4. Could we say that it mostly is about the handover between automated responses on bots and handing it over to the real customer service agent?
Chris Messina: There is an experience aspect that I think it’s really important to evaluate, as a lot of people will think about bots and automated systems as a way of lowering their customer costs. In my opinion, that’s actually an insufficient way of evaluating whether or not this is going to succeed. For example, with Uber, we currently do not use automated bots on Facebook Messenger. If you send a message to Uber on Facebook Messenger, you will talk to a live person and the reason is we’ve got people out in the world who are looking for a car, trying to find their driver, and in those moments an automated system is only going to increase their frustration. So, you’ve got to think about how your customers are coming to this experience, what they’re bringing to the mix and whether or not they’re in a mood to kind of deal with automation or not.
5. Uber doesn’t do automated customer service through bots. Do you know of any brand you personally have experienced doing that well, both the AI part and the automated part and also the recognizing of when actually a human takes over? Is there any example that you can think of right now?
Chris Messina: It’s not really an example that you might think of, if you’re only looking at the chat space and the messaging space, but whenever you call Apple, you’re immediately put in touch with an automated system and that automated system is actually quite good, you know. I don’t know and I doubt that it’s the same technology that’s powering Siri, but it does do natural language understanding and processing and it kind of tries to help you solve whatever problem you’re having and very quickly, if you express any frustration, I’m pretty sure they’re using, a technology that sort of allows them to understand your mood or your sentiment, or whatever is in your voice. They will pass you off to a human very, very quickly. The reason is that humans are going to be able to express much more empathy and to really identify with the customer much better than any kind of automated system would. An automated system that tries to fake empathy, usually almost always fails. So, I think that they’re actually doing a good job. But it’s not specifically in the messaging context.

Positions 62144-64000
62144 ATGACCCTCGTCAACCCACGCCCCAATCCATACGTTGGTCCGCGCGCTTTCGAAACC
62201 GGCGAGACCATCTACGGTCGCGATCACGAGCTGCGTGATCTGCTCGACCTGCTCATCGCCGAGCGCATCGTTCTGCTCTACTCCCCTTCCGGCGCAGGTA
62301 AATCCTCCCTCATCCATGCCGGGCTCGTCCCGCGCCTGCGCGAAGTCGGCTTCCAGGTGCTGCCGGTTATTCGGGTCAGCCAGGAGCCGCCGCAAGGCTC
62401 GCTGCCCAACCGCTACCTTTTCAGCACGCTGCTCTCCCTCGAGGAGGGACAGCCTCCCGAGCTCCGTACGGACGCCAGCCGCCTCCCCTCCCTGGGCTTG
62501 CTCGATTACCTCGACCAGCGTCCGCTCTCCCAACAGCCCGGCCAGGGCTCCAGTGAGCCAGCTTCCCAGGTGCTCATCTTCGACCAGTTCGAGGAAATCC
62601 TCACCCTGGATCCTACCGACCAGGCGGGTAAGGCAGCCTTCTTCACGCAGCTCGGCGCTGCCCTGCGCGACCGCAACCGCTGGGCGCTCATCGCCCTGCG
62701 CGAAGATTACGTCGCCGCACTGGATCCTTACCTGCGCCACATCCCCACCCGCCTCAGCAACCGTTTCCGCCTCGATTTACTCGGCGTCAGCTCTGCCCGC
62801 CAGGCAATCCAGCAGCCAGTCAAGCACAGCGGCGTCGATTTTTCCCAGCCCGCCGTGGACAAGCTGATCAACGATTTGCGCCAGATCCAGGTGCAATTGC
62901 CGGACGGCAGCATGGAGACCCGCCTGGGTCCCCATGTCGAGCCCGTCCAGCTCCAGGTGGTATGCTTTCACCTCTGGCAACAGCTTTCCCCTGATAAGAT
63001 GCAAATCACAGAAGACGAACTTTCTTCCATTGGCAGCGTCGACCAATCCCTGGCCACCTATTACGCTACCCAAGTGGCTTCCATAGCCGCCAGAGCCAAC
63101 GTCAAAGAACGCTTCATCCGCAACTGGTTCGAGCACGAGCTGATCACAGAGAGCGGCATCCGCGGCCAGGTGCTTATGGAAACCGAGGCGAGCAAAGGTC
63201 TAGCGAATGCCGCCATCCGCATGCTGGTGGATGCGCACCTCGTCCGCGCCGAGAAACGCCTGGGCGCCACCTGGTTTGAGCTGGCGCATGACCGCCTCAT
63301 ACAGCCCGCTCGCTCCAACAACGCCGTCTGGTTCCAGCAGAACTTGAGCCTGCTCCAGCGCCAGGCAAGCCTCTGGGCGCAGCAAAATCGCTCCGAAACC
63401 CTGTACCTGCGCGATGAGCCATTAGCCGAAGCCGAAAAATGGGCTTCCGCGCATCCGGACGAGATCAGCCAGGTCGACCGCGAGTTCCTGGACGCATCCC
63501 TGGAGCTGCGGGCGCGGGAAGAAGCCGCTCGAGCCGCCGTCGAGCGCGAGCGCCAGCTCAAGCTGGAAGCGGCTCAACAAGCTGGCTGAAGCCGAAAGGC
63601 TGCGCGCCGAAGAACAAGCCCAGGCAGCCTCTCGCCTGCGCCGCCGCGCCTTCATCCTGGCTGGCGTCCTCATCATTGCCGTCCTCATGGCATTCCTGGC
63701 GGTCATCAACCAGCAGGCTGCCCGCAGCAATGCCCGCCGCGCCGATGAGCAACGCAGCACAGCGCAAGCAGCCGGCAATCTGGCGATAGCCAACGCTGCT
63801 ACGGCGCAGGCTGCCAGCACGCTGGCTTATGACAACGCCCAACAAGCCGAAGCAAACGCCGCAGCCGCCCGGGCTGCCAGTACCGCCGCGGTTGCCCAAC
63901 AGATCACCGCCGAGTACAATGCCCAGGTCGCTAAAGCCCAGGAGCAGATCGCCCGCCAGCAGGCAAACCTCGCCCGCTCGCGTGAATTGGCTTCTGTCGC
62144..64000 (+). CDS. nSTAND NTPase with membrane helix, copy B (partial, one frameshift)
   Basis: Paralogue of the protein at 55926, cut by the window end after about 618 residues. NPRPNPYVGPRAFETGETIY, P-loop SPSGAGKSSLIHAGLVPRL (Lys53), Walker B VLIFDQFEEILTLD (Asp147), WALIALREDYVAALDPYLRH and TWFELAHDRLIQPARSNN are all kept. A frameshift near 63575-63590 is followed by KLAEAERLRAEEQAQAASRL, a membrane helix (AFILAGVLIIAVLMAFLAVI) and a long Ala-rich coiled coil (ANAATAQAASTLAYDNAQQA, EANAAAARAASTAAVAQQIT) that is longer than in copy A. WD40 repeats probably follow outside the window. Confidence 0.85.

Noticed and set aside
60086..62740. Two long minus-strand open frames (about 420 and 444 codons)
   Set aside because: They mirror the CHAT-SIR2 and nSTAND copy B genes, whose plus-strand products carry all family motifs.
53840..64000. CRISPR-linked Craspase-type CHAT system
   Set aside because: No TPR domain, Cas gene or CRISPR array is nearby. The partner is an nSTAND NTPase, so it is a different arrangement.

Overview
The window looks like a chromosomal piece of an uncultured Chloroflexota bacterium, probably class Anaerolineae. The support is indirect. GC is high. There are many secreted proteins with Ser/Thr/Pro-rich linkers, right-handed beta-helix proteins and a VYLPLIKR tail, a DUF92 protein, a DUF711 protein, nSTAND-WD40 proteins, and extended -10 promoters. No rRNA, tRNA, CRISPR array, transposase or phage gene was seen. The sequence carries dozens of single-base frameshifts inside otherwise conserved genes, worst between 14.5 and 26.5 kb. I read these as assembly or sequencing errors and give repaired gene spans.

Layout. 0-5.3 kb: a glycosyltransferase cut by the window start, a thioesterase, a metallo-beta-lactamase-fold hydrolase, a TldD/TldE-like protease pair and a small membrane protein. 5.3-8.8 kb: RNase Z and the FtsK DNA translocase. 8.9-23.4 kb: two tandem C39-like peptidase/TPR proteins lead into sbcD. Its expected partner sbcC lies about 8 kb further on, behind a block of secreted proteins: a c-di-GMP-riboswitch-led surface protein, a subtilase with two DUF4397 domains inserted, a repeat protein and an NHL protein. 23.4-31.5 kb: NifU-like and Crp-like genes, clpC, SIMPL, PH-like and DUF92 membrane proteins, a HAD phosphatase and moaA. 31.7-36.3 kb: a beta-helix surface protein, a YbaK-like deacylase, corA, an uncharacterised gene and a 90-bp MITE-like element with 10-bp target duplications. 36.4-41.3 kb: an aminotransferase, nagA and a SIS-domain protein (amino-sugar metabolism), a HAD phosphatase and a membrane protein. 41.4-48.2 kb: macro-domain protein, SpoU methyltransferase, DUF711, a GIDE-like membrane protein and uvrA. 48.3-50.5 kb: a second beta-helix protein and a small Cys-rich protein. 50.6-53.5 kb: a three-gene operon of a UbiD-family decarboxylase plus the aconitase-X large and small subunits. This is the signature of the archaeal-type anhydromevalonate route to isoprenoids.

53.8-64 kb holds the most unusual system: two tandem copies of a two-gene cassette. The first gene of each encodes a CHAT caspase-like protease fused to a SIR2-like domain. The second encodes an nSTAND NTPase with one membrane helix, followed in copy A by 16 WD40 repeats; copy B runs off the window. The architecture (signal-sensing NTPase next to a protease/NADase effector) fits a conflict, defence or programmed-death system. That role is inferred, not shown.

There are other brands that are doing things in messaging specifically. Whole Foods is a grocery store here in the United States. They recently launched a bot on Messenger. But for the most part, they’re offering it as a way of giving you recipe suggestions and things like that. So, it’s not really doing the customer service thing. It’s more about content and more about inspiration and helping you think about what you might want to plan for dinner as opposed to dealing with an order or account issue.
6. You’ve talked about the importance of monitoring those conversations, improving your own learnings, but also your AI learnings because in the end it’s all about the pleasant conversation and experience for the user. Is there maybe room for a new type of conversational designer or is the role basically wrapped up in those roles we already know?